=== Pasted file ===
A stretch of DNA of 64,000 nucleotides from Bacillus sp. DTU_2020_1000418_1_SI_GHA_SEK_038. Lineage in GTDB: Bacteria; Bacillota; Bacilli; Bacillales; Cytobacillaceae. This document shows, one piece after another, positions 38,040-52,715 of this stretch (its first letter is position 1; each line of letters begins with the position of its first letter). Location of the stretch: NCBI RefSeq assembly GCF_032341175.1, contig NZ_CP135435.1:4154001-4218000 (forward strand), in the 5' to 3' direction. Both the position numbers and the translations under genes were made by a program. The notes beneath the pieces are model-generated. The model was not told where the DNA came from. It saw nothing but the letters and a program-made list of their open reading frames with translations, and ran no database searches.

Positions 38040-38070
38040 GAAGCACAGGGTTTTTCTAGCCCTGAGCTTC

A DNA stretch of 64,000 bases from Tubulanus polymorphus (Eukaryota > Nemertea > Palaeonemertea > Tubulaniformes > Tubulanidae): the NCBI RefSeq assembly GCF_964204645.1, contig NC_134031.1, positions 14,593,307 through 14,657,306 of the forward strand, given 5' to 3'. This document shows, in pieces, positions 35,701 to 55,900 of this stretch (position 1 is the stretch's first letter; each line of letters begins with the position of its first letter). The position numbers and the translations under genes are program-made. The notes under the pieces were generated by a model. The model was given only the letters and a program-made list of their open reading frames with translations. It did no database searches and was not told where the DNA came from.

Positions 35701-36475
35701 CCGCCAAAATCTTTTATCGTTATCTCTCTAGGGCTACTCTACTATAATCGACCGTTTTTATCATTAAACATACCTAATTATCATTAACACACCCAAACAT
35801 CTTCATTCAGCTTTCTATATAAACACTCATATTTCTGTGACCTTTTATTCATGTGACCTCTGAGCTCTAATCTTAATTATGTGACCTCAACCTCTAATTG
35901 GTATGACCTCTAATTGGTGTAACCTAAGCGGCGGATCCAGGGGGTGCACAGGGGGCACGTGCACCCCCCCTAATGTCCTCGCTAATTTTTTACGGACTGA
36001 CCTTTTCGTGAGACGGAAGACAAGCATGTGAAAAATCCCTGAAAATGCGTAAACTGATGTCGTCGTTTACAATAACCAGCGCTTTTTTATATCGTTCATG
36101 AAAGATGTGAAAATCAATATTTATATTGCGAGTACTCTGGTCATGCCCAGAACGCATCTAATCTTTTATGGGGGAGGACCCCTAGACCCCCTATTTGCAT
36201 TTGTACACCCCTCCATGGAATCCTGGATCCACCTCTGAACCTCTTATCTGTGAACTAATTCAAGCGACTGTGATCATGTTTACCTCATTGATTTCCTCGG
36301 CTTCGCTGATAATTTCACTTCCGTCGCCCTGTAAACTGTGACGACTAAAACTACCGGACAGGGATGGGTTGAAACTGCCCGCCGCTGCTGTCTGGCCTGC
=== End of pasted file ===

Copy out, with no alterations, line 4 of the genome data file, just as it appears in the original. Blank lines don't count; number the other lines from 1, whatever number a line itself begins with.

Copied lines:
A DNA stretch of 64,000 bases from Tubulanus polymorphus (Eukaryota > Nemertea > Palaeonemertea > Tubulaniformes > Tubulanidae): the NCBI RefSeq assembly GCF_964204645.1, contig NC_134031.1, positions 14,593,307 through 14,657,306 of the forward strand, given 5' to 3'. This document shows, in pieces, positions 35,701 to 55,900 of this stretch (position 1 is the stretch's first letter; each line of letters begins with the position of its first letter). The position numbers and the translations under genes are program-made. The notes under the pieces were generated by a model. The model was given only the letters and a program-made list of their open reading frames with translations. It did no database searches and was not told where the DNA came from.